Tested.com was recently at PAX and got their hands on several Windows 7 Mobile handsets. Since PAX is a gaming convention they focus on the gaming features of the new operating system. However, they do spend a fair amount of time going over how the operating system looks and feels, how the mobile search and browsing work, conversations, calendaring and more. I remain cautiously optimistic that Microsoft can regain momentum in the mobile phone market, but think that the competition is a good thing for consumers. Plus if history is any guide, Microsoft will make their Windows 7 Mobile OS enterprise friendly, so perhaps there will be a worthy competitor to RIM and Blackberry. Watch the hands-on video after the break. Read more
Well, here we are again. A few weeks after Microsoft pushed out a critical patch to all versions of Internet Explorer, Jorge Luis Alvarez Medina, a security consultant with Core Security Technologies provided details of another attack against the beleaguered browser. This time, an attacker “may be able to access files with an already known file name and location.” If that sounds a bit scary, it should. It falls into a class of attacks called “Local File Disclosure” and can be exploited by sending the victim to a malicious site at attempts to access files stored on your computer. The attacks leverage different design features of Internet Explorer that can be combined to do serious damage. Secunia has rated this as “Moderately critical” Read more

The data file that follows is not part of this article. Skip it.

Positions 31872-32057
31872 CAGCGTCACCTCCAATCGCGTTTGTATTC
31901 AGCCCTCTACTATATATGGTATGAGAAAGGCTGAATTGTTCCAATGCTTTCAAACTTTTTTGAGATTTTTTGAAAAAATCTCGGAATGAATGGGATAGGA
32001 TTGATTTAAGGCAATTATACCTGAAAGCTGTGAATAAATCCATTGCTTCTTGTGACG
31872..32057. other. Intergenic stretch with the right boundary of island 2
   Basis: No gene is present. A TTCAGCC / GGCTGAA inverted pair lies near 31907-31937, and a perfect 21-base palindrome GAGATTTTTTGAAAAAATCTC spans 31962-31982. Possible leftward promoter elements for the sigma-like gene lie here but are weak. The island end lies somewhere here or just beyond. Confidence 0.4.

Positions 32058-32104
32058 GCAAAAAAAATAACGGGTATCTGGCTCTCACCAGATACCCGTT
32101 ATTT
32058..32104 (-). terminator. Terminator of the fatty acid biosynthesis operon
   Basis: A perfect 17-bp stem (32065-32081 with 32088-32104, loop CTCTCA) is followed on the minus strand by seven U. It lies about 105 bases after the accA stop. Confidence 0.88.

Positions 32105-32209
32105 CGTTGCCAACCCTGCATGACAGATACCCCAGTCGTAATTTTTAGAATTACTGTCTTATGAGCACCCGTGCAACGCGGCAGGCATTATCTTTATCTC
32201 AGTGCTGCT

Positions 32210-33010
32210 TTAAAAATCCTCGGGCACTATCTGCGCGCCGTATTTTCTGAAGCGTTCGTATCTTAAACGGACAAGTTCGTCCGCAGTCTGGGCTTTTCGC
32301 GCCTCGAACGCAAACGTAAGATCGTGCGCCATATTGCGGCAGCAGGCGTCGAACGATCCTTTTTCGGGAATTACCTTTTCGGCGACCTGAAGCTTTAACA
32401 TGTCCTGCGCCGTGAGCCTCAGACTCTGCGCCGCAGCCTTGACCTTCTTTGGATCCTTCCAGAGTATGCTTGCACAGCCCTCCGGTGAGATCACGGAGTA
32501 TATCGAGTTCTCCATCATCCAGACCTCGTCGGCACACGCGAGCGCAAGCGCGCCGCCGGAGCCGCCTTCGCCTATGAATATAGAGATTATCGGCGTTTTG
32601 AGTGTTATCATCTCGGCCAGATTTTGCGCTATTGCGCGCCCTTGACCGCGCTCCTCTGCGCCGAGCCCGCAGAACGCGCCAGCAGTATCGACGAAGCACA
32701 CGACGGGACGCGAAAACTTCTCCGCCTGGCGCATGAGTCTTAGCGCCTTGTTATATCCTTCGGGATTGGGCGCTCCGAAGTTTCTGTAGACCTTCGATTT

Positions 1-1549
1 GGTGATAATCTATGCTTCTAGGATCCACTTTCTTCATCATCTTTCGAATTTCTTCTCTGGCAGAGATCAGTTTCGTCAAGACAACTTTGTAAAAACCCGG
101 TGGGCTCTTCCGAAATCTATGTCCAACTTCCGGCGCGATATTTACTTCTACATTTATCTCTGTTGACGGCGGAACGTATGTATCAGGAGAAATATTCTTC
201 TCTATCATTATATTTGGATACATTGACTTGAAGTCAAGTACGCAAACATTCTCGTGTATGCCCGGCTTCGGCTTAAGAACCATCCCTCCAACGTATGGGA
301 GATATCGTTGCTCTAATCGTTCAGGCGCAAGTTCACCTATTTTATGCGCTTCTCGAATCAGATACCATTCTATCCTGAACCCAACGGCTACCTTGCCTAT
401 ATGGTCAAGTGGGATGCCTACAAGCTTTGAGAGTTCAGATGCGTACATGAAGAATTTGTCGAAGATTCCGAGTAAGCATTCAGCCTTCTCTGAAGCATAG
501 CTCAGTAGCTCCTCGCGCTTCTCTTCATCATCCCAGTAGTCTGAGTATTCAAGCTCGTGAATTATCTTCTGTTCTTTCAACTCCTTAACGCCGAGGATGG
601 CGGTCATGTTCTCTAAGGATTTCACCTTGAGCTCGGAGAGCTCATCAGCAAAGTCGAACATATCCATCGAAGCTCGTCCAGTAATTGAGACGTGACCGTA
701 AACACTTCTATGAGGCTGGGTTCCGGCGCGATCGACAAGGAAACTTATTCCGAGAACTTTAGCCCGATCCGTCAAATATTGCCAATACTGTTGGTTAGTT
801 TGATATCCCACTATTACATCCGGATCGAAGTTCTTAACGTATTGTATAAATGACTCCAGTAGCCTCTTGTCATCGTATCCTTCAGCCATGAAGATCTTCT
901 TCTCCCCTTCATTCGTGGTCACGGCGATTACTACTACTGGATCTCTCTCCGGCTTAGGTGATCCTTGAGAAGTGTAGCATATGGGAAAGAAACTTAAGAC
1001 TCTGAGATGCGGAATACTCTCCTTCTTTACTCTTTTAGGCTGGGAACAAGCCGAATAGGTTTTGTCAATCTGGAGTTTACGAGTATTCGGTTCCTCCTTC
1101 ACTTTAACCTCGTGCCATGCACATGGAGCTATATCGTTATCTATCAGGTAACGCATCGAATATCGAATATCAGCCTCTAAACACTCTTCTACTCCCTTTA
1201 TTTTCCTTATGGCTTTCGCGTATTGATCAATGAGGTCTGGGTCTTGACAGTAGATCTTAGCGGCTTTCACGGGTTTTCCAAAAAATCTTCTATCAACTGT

Much has been written about the recent hack targeting Google, but somewhat lost in the shuffle is that the attack specifically targets Internet Explorer 6 on Windows 2000 and Windows XP. Based on their analysis of the attack, Microsoft’s Security Research and Defense blog urges users to upgrade to a newer platform or enable DEP (only available on Windows XP Service Pack 2 or later).
In their blog post, Assessing risk of IE 0day vulnerability, Microsoft outlines the potential impact on the main OS and browser combinations.
|Windows 2000||Windows XP||Windows Vista||Windows 7|
|Internet Explorer 6||Exploitable||Exploitable (current exploit effective for code execution)||N/A
(Vista ships with IE7)
(Windows 7 ships with IE 8)
|Internet Explorer 7||N/A
(IE 7 will not install on Windows 2000)
|Potentially exploitable (current exploit does not currently work due to memory layout differences in IE 7)||IE Protected Mode prevents current exploit from working.||N/A
(Windows 7 ships with IE 8)
|Internet Explorer 8||N/A
(IE 8 will not install on Windows 2000)
|DEP enabled by default on XP SP3 prevents exploit from working.||IE Protected Mode + DEP enabled by default prevent exploit from working.||IE Protected Mode + DEP enabled by default prevent exploit from working.|
In spite of this, Microsoft still has no plans to drop support for IE6, leaving it up to the individual to upgrade if they desire. Because of this, there are still many major corporations that have not yet upgraded from this now ancient browser – IE 7 was released over 3 years ago.
Even though this event is likely to not change their behavior, if upgrading the operating system is not an option, they should at least consider deploying Firefox and the awesome extension IE Tab for those times when they just have to use Internet Explorer.
Also – Google doesn’t get a free pass here. How is it that the maker of the most secure browser still has workstations running IE6?
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